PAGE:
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Dream-Folk Artist Dolphiin Alexander Creates A Contemplative And Compelling Debut Album

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Dolfiin Alexander has released his debut album today, titled Rainbow Days, and it’s a hushed and intimate slice of acoustic folk reverie that reveals more with each listen.

Rainbow Days is a mysterious record, much like its enigmatic creator, Northern Californian Paolo Mancasola.

The songs here are wrapped in layers of ambient sound, whispery field recordings, washes of unplaceable noise, reversed snippets of guitar, and the occasional stuttering percussion.

Opener “High Noon” sets the pastoral scene as strummed acoustic guitar and wavering piano chords form the backdrop to Mancasola’s deeply resonant voice.

The track invokes Arthur Russell and Nick Drake, both insular luminaries whose lives were private, and the recordings here feel similarly discrete, like voyeuristically looking through a window to find someone else’s life inside.

“Smudge” is another mood altogether; an instrumental number that recalls indie legends Duster in its widescreen strums, looking towards the horizon with downcast eyes.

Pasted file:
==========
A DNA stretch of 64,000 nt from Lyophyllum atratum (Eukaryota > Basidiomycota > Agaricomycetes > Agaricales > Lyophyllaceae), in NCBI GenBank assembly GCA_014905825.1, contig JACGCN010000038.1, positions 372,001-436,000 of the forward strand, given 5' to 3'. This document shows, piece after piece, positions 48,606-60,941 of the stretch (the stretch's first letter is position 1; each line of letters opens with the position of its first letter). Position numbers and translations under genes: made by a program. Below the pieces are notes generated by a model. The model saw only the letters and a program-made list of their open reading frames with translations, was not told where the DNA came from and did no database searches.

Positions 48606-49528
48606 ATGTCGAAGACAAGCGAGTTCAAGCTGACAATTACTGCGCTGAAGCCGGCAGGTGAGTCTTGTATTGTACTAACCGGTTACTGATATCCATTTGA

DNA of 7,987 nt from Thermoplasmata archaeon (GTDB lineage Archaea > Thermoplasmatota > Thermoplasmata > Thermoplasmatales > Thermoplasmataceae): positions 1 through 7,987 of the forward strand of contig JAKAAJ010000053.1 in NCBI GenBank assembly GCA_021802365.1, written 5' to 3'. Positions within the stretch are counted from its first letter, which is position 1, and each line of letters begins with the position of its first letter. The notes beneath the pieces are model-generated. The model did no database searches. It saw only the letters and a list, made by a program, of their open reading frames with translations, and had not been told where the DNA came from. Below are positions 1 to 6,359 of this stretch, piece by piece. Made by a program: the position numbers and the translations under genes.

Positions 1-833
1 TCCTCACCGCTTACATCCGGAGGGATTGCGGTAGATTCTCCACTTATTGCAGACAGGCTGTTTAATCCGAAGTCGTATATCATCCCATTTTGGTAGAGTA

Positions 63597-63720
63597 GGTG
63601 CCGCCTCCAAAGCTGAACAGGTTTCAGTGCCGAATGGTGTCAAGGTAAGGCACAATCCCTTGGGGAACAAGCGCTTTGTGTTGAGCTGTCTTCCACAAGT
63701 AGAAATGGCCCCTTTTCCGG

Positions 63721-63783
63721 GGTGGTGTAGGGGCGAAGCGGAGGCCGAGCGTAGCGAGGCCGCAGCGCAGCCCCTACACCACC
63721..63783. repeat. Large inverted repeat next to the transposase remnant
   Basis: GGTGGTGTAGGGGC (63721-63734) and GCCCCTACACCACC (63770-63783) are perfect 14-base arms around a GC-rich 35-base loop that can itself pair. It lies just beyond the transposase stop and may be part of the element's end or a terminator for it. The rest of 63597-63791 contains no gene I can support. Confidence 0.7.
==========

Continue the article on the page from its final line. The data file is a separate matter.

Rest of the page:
“Old Shasta Home of the Miners” sounds like a lost Damien Jurado song, the vivid lyricism giving just enough detail to paint a colorful scene. 

Explaining his headspace, Mancasola reveals that the pandemic was a bit of a reality check for him, helping him to shed some of his ego and insecurities, and begin the process of sharing his deeply private art.

The title track is another instrumental beauty, with ambient tones and rustling samples providing a sonic sanctuary.

Rainbow Days is a dense album with many temporal emotional hues, but the songwriting is solid, and the breadth of artistry is compelling, with experimental excursions hinting at so much possibility from this mercurial new artist.

Put the record on, watch the sun set, and appreciate what you have…